By Nathanael Susanto, Business Manager, Singapore, Dezan Shira & Associates
Mar. 13 – The Trans-Pacific Partnership (TPP) framework is fundamentally designed to be identical to the free trade agreement model, and is also known as a “high standard” agreement aiming at emerging trade issues in the 21st Century. The 16th round of the TPP negotiations were recently held in Singapore, where the following countries participated: Australia, Brunei, Canada, Chile, Malaysia, Mexico, New Zealand, Peru, Singapore, the United States, and Vietnam.Japan plans to agree to TPP free trade liberalization as a negotiating partner.
The TPP presents a golden opportunity for all parties involved, as it could be beneficial for many businesses in various sectors throughout the region. The TPP framework seeks to address the enforcement of intellectual property (IP) rights (specifically in regards to piracy), and there is a new commitment from all parties to now take action against IP criminals. In the investment chapter of the TPP framework, there has also been new regulations set regarding trade secrets.
In this regard, the TPP seeks to boost the viability of foreign direct investment. For example, 10 years ago, Singapore recommended investment into sectors such as pharmaceuticals. One of the advantages of the TPP is an assurance for businesses.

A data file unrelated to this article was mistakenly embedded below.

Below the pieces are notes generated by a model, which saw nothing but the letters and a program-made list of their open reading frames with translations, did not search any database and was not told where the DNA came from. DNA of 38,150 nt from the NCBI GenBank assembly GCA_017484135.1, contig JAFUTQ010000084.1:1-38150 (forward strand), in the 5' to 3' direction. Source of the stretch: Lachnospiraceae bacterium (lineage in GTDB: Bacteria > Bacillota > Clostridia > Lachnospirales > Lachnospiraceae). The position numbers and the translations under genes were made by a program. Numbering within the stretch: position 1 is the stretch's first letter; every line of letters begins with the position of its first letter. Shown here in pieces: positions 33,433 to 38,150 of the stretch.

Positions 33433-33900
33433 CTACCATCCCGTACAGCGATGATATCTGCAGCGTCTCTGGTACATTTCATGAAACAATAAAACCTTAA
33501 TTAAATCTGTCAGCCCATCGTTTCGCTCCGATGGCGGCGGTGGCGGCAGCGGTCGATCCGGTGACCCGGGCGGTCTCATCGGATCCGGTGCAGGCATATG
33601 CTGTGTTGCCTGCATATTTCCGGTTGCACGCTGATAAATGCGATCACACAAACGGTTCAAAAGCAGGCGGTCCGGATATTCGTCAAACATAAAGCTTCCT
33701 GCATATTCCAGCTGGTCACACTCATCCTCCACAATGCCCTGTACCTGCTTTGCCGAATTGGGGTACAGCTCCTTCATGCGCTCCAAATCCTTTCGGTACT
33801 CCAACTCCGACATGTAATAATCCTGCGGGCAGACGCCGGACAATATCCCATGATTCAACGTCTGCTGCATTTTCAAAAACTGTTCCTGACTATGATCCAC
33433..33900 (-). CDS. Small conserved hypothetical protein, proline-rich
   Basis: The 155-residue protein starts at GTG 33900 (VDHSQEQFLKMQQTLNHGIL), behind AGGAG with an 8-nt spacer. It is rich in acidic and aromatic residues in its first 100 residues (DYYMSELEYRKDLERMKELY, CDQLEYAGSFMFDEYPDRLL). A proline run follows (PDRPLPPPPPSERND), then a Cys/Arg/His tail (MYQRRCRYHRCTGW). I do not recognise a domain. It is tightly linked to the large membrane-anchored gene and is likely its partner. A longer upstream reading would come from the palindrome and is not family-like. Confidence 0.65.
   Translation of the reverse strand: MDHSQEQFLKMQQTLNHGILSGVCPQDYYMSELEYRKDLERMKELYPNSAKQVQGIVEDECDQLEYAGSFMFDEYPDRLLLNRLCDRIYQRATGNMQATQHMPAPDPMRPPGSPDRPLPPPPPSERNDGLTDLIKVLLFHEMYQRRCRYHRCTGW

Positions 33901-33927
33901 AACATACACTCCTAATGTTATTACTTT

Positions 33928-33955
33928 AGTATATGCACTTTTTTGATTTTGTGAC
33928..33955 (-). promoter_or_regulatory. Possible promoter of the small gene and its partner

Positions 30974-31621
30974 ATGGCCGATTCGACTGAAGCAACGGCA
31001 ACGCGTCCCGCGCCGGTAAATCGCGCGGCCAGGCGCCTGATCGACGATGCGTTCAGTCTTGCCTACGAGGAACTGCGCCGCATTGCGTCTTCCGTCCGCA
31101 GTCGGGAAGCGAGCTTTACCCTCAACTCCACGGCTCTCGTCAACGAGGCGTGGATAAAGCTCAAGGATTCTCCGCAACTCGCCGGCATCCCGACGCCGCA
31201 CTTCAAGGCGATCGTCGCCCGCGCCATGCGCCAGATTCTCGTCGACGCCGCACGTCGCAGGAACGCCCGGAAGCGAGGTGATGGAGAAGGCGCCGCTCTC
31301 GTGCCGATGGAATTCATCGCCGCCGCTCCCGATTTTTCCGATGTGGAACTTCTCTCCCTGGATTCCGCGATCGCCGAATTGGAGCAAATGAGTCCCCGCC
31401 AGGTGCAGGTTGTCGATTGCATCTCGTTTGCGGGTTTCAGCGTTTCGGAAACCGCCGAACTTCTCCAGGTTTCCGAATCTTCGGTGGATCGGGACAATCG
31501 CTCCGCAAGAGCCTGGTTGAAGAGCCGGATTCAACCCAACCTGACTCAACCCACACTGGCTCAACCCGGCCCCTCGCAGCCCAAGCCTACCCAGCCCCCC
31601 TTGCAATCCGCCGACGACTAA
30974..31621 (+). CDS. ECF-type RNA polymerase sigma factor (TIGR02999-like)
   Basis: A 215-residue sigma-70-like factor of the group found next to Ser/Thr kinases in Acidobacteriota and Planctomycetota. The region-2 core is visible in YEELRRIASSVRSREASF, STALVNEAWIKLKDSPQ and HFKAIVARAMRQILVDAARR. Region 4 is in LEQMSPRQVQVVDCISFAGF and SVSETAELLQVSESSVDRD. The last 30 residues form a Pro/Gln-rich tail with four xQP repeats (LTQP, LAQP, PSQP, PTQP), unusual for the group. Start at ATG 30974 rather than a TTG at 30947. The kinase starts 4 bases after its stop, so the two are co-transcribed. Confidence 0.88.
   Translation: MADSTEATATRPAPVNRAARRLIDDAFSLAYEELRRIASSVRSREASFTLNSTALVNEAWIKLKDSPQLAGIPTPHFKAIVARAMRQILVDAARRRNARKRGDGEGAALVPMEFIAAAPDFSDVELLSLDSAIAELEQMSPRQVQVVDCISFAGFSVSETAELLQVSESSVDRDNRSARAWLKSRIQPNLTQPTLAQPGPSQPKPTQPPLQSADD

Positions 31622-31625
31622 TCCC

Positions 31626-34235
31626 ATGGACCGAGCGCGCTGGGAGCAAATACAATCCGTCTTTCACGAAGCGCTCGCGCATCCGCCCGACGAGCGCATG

From the financial services perspectives, there has been discussion on:
- Tax Obligations. Transfer of funds to a foreign country, protection for investors, expatriation, state process.
- Market Access. In the annexes: Countries reserving the right to discriminate against clients and 100 percent subsidiary owned companies.
- Specific Commitments. Relevant taxes, for example electronic payment services, insurance selling and cross border data flows.
There are also some challenges for the TPP in the financial services sector, such as the e-payment systems in Malaysia, Singapore and Vietnam. The underlying concern is about access to the information, broker dealer information security and the trading market.
In summary, the TPP is a large free trade agreement, and will be very significant for all business sectors in the region. With progress ongoing for the past two and half years, discussions are now including issues regarding market access, cross-border flows, regulatory frameworks and IP piracy.
The TPP will be further discussed in late May 2013.